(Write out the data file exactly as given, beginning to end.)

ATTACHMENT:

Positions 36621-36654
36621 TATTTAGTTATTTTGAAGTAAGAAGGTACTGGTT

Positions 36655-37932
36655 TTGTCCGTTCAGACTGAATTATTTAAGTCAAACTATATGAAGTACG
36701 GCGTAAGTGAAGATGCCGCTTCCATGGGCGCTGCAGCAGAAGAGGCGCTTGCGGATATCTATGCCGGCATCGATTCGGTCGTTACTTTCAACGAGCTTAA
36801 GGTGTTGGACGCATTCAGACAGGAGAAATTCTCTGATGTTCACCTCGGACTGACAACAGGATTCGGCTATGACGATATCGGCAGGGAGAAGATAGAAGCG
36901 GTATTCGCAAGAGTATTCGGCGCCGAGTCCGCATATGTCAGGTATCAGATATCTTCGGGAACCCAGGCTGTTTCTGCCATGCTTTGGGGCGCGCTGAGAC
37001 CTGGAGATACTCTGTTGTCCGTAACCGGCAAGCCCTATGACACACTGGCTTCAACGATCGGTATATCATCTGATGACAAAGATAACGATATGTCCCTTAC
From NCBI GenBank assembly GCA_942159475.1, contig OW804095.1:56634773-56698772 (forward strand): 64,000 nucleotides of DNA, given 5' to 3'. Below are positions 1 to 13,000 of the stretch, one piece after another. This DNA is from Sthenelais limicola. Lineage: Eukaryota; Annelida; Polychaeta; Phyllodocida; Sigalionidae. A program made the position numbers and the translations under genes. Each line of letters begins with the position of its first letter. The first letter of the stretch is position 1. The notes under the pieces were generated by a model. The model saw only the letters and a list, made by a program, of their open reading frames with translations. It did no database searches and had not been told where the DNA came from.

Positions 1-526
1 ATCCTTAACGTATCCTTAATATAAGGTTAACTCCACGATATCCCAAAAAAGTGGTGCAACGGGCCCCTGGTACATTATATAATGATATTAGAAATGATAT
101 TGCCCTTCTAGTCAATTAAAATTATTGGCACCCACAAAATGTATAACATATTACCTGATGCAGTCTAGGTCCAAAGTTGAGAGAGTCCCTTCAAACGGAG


Positions 36621-36654
36621 TATTTAGTTATTTTGAAGTAAGAAGGTACTGGTT

Positions 36655-37932
36655 TTGTCCGTTCAGACTGAATTATTTAAGTCAAACTATATGAAGTACG
36701 GCGTAAGTGAAGATGCCGCTTCCATGGGCGCTGCAGCAGAAGAGGCGCTTGCGGATATCTATGCCGGCATCGATTCGGTCGTTACTTTCAACGAGCTTAA
36801 GGTGTTGGACGCATTCAGACAGGAGAAATTCTCTGATGTTCACCTCGGACTGACAACAGGATTCGGCTATGACGATATCGGCAGGGAGAAGATAGAAGCG
36901 GTATTCGCAAGAGTATTCGGCGCCGAGTCCGCATATGTCAGGTATCAGATATCTTCGGGAACCCAGGCTGTTTCTGCCATGCTTTGGGGCGCGCTGAGAC
37001 CTGGAGATACTCTGTTGTCCGTAACCGGCAAGCCCTATGACACACTGGCTTCAACGATCGGTATATCATCTGATGACAAAGATAACGATATGTCCCTTAC
From NCBI GenBank assembly GCA_942159475.1, contig OW804095.1:56634773-56698772 (forward strand): 64,000 nucleotides of DNA, given 5' to 3'. Below are positions 1 to 13,000 of the stretch, one piece after another. This DNA is from Sthenelais limicola. Lineage: Eukaryota; Annelida; Polychaeta; Phyllodocida; Sigalionidae. A program made the position numbers and the translations under genes. Each line of letters begins with the position of its first letter. The first letter of the stretch is position 1. The notes under the pieces were generated by a model. The model saw only the letters and a list, made by a program, of their open reading frames with translations. It did no database searches and had not been told where the DNA came from.

Positions 1-526
1 ATCCTTAACGTATCCTTAATATAAGGTTAACTCCACGATATCCCAAAAAAGTGGTGCAACGGGCCCCTGGTACATTATATAATGATATTAGAAATGATAT
101 TGCCCTTCTAGTCAATTAAAATTATTGGCACCCACAAAATGTATAACATATTACCTGATGCAGTCTAGGTCCAAAGTTGAGAGAGTCCCTTCAAACGGAG